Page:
first_img “I have to say I was fortunate to experience various cultures. It added to me being more well rounded,” she said, adding some military brats do not like the constant moving just as they are getting used to a location.She was the opposite.“I developed an appreciation to experience different cultures and locations,” Hairston said. “It is very interesting to see things in movies and say ‘I’ve been there and saw that.’ It was a very unique upbringing.”Goals What would be considered normal library goals changed a bit with the pandemic. One goal is to open the doors as well as continue to get new books and add to the collection.“And with school right around the corner, we try to think of what we can do to support our Port Arthur Independent School District,” Hairston said. “There are still great things happening with the ultimate goal to reopen the doors.”Carolyn Thibodeaux, children’s librarian, called Hairston amazing.“She comes with a dynamic personality that’s approachable, not only in the public’s perspective but staff as well,” Thibodaux said. “From a children’s librarian point of view, I love her wisdom and I value the marketing skills she has for the library.”BackgroundHairston has a Bachelor of Science degree in Speech-Language Pathology from the University of Texas at El Paso and graduated summa cum laude from Texas Women’s University with a Master of Library Science degree.Prior to that she worked as the branch manager of the R.C. Miller Memorial Library in Beaumont, where she managed more than 160,000 titles a year. The doors to the Port Arthur Public Library may be temporarily closed but the newest hire, Claudia Hairston, and fellow employees are remaining busy making sure the facility continues its service to the community.The rise in COVID-19 cases is what led to the temporary closure of the facility, 4615 Ninth Ave., on July 13.But all is well inside as Hairston, who came on board as assistant director in May, took the reins from the retiring Jenniffer Hudson Connors.center_img And even though the doors are closed, work continues. The Summer Reading Program is in full force as requests for books are made and curbside pickup allows for the books to be brought home. As each child progresses week to week marking milestones, he or she receives “brag tags” — plastic tags that can be worn as a necklace or on their bookbag zipper.Claudia Hairston is the new assistant director of the Port Arthur Public Library. (Mary Meaux/The News)“We try to continue to post things on our Facebook page to keep our community engaged,” Hairston said of how staff is working toward goals given the novel coronavirus and limitations. “It has proven a challenge but also pushed us to think outside the box, so to speak, and get out of our comfort zone to provide services our patrons appreciate.”Hairston has been in Southeast Texas for approximately 12 years and grew up a military child. She has cross-crossed the U.S., living in various locations as well as spending nine years in Germany.last_img read more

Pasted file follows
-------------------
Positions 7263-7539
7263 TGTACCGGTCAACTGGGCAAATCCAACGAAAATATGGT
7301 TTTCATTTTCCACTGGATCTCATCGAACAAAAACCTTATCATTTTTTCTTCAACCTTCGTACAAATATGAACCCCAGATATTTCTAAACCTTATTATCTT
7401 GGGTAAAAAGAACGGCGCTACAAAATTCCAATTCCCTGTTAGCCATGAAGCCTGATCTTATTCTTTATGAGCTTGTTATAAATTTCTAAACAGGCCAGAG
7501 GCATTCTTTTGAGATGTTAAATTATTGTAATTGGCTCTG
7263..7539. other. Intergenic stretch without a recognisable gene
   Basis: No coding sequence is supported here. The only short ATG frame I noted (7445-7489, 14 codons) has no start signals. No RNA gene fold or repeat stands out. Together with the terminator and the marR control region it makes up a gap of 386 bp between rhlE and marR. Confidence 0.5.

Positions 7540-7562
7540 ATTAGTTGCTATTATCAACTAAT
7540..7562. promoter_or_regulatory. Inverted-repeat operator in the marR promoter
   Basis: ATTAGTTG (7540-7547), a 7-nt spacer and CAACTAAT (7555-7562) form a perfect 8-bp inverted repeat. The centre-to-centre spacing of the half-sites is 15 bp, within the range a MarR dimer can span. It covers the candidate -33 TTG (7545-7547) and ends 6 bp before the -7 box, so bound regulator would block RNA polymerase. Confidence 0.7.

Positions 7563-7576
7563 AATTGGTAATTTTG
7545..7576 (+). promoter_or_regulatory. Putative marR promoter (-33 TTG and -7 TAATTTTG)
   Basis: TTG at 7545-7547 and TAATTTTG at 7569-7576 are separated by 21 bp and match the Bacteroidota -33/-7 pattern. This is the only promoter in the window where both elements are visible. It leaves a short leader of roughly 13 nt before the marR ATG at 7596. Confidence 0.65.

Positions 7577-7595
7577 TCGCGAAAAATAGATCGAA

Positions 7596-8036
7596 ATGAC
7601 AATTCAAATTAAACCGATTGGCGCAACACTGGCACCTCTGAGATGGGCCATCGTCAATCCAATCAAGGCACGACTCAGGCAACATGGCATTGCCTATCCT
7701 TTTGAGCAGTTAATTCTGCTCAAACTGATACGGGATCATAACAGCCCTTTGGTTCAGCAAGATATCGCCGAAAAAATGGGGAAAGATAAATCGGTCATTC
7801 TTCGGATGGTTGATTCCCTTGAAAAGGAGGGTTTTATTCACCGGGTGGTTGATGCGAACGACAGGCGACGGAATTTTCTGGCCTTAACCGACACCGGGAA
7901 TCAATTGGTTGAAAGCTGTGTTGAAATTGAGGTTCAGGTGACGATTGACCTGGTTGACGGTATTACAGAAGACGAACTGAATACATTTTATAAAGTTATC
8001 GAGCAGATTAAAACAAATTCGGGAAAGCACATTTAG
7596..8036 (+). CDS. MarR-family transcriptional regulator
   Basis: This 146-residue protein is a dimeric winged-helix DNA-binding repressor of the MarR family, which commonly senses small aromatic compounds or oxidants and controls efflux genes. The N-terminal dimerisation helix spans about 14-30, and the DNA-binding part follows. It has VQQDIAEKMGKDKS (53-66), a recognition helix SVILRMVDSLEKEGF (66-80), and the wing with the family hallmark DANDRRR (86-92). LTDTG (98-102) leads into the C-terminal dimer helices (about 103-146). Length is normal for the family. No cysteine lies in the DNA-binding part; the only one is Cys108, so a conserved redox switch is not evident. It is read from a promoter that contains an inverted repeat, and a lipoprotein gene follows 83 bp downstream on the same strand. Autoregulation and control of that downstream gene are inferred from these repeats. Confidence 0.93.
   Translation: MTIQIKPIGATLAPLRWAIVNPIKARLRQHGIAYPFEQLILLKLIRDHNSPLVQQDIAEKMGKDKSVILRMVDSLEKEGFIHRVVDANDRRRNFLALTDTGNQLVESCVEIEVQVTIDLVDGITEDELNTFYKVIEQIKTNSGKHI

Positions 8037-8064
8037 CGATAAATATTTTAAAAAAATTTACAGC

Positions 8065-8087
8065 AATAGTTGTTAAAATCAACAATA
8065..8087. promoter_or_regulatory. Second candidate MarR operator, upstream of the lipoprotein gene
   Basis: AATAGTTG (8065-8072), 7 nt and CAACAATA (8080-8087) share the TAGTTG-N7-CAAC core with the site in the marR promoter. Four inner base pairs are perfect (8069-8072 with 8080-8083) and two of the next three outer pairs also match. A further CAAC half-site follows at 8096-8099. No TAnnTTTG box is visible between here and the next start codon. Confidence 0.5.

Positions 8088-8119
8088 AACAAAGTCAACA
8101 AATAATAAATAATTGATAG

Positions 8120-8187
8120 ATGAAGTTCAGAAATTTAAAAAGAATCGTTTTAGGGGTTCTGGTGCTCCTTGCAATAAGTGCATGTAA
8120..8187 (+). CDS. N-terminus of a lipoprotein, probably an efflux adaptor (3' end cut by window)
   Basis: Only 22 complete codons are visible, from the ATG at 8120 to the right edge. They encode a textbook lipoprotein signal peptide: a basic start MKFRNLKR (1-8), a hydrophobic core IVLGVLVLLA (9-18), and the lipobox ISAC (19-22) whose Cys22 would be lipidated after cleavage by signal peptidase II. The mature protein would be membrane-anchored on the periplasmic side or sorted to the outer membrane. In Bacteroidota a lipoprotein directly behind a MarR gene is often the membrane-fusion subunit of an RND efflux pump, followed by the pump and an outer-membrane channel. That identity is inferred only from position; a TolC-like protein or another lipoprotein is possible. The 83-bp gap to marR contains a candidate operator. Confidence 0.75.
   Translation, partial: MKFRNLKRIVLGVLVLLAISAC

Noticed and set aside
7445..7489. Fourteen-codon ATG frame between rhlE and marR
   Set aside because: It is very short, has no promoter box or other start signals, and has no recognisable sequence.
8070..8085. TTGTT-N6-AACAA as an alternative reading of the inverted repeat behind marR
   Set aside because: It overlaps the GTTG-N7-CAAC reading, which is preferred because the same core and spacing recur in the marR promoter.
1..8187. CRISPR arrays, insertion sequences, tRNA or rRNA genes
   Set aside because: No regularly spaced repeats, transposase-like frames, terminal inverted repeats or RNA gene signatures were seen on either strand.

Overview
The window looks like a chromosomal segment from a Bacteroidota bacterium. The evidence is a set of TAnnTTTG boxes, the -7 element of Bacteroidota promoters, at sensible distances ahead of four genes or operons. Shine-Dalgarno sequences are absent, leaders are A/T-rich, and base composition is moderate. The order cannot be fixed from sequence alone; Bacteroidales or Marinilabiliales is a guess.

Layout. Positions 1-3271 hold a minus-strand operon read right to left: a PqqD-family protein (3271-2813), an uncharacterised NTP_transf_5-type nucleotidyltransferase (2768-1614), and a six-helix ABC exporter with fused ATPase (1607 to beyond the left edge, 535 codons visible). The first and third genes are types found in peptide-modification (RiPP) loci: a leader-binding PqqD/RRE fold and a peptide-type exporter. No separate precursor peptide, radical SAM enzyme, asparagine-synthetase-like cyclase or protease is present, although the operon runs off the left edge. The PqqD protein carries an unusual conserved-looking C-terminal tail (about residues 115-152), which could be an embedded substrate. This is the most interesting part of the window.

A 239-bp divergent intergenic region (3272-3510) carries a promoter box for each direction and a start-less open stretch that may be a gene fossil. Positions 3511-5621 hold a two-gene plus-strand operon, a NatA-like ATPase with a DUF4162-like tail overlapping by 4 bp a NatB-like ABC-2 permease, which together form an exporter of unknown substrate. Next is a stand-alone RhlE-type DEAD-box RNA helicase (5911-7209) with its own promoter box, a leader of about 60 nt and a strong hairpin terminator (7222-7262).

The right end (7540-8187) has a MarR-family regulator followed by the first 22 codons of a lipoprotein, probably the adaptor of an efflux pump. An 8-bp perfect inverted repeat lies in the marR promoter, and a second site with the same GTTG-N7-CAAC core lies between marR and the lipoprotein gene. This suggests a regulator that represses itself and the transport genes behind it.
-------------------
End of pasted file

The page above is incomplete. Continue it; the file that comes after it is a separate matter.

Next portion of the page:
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EB14: Fulcrum Gets Carbon Tubeless, Tubular Mountain Bike Wheels, Plus Alloy Models & Stealth…